NEW YORK (MainStreet) – Hyundai/Kia and Volkswagen will be selling the greatest number of safe cars in 2011, according to the Insurance Institute for Highway Safety.

Both manufacturers had nine of their vehicles appear on the Institute’s list of Top Safety Picks for 2011. The award recognizes vehicles that protect people the most in front, side, rollover and rear crashes, based on ratings from a series of tests. Notably, the cars on the list feature electronic stability control, a feature that significantly reduces crash risk.

General Motors, Ford/Lincoln and Toyota/Lexus/Scion placed eight cars on the list. Subaru, the only manufacturer with a winner in all the vehicle classes in which it competes, earned five awards for 2011.

This year, 66 vehicles, including 40 cars, 25 SUVs and a minivan, earned the award, which is a sharp improvement from 2010’s model year when only 27 vehicles qualified. According to the Institute, the rebound represents an adjustment to its standards, which were raised in 2009.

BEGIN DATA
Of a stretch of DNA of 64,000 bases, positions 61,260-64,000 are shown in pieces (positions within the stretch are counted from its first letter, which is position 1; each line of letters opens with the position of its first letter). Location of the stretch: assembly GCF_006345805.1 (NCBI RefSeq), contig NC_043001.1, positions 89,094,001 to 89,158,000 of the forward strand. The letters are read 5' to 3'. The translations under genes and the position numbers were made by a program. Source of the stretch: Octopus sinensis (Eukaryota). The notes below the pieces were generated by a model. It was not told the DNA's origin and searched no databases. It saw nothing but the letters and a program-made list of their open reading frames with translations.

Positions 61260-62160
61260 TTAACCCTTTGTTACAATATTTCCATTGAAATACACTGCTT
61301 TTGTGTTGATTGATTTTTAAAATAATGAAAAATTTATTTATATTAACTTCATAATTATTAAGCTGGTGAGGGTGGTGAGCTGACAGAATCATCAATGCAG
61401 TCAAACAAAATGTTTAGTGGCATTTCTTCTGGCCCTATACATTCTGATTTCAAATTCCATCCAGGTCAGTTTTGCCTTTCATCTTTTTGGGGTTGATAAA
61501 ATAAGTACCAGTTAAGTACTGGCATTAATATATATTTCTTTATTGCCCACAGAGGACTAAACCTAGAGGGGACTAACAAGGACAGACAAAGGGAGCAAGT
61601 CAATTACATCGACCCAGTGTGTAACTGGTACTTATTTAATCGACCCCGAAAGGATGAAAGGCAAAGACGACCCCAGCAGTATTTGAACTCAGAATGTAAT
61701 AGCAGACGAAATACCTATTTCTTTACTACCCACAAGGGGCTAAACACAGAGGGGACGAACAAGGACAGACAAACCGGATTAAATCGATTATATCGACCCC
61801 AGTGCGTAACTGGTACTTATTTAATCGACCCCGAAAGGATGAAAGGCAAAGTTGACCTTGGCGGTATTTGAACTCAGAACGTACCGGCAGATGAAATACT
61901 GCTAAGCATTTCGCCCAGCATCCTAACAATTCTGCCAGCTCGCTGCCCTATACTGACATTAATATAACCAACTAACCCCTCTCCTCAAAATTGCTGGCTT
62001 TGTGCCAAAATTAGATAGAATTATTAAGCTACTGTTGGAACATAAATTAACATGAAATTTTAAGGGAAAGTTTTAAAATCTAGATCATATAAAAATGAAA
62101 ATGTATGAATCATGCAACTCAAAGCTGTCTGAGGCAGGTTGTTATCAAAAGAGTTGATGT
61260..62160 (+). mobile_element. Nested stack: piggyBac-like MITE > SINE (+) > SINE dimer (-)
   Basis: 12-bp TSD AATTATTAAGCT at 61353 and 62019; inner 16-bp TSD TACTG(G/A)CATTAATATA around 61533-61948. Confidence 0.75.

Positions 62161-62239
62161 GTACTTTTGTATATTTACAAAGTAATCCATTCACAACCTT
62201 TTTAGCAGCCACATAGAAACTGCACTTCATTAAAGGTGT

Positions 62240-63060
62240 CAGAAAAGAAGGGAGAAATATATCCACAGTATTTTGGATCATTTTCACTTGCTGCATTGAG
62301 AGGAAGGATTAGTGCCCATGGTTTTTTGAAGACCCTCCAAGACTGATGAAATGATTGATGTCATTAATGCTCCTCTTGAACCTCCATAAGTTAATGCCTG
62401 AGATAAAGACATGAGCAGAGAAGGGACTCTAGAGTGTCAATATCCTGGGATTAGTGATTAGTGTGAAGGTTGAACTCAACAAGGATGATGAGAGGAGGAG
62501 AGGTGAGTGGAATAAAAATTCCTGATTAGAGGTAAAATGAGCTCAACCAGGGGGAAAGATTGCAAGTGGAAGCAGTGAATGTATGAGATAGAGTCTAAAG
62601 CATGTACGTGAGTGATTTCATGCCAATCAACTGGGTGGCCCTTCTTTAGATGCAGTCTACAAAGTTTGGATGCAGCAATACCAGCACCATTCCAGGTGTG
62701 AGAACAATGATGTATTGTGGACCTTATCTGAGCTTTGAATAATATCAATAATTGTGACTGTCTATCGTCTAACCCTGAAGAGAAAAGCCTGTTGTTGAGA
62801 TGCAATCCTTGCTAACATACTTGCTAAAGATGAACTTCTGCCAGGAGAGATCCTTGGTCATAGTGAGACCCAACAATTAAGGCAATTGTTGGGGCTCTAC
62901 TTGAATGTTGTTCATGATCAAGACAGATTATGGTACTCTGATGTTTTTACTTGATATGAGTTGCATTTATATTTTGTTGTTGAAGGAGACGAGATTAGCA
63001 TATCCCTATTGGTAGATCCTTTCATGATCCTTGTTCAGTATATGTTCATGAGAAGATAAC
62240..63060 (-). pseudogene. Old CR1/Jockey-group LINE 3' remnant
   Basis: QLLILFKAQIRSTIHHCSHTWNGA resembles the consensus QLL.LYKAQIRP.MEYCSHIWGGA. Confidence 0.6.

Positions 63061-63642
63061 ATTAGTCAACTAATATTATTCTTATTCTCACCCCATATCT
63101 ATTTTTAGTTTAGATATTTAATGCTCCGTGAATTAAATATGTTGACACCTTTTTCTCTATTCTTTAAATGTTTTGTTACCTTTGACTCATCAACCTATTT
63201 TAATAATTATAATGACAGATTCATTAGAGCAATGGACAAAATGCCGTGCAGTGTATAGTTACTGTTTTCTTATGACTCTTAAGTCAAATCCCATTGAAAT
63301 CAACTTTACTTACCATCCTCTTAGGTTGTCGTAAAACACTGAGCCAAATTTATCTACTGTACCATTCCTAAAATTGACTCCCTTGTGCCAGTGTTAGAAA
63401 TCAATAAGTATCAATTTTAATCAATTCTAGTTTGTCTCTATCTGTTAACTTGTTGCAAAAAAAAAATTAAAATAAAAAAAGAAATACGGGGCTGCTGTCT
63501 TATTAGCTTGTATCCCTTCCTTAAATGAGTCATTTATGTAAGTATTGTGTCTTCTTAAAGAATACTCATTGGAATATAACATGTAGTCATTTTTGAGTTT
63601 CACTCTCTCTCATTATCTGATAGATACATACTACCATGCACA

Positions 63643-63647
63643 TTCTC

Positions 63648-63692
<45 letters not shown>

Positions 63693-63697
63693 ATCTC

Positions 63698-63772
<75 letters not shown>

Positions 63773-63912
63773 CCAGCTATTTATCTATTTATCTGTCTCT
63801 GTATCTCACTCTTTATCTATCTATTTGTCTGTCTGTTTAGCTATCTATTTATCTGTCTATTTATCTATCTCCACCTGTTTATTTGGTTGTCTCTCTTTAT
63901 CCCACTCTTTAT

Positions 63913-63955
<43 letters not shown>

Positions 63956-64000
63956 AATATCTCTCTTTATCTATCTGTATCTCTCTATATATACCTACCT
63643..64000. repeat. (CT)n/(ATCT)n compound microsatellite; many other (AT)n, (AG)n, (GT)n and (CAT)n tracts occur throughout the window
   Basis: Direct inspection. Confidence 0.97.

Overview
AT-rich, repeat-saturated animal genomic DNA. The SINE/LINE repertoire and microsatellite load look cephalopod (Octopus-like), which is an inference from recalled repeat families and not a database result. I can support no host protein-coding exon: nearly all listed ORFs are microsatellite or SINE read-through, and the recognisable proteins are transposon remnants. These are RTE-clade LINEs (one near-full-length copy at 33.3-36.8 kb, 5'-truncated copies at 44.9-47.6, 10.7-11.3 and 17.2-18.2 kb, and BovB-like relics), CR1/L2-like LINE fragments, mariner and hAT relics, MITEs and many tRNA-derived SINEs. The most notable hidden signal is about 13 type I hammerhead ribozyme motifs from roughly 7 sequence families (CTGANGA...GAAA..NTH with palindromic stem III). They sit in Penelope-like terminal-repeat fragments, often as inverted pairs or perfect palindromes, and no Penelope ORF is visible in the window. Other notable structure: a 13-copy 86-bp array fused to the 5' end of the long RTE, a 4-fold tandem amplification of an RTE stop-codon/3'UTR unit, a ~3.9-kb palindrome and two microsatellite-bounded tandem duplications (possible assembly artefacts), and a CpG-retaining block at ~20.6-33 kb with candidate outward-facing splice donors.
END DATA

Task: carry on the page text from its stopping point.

"From the start, these manufacturers set out to design vehicles that would earn Top Safety Pick, even though we've made it harder to win,” Adrian Lund, the Institute's president, said in a press release.

Hyundai, for example, placed two of its SUVs - the Tucson and Kia Sportage - onto the list by redesigning the roofs on 2011 models. Both SUVs earned a poor rating for roof strength, a test added in 2009, which had prevented them from receiving awards last year. Hyundai also improved the roof on another SUV, the midsize Santa Fe, and redesigned the Sonata, a midsize car that had earned a marginal roof rating the first time around.

Similarly, Chrysler added torso airbags to its Jeep Grand Cherokee to bolster side crash protection, while General Motors designed its Chevrolet Cruze, a small fuel-efficient vehicle, to outperform the government's minimum roof-strength tests.

The Institute has been naming Top Safety Picks since 2006. The list is intended to help consumers pick vehicles that offer a higher level of protection than federal safety standards require. According to the Institute, more than 12,000 people died in frontal crashes of passenger vehicles in 2009 in the U.S., while more than 6,000 died in side impacts, and more than 8,000 died in rollovers.

Other models receiving 2011 accolades that did not in 2010 include the Ford Fusion, Lincoln MKZ and the Volkswagen Touareg—the only large SUV on the list. View the Institute’s full list of winners online.

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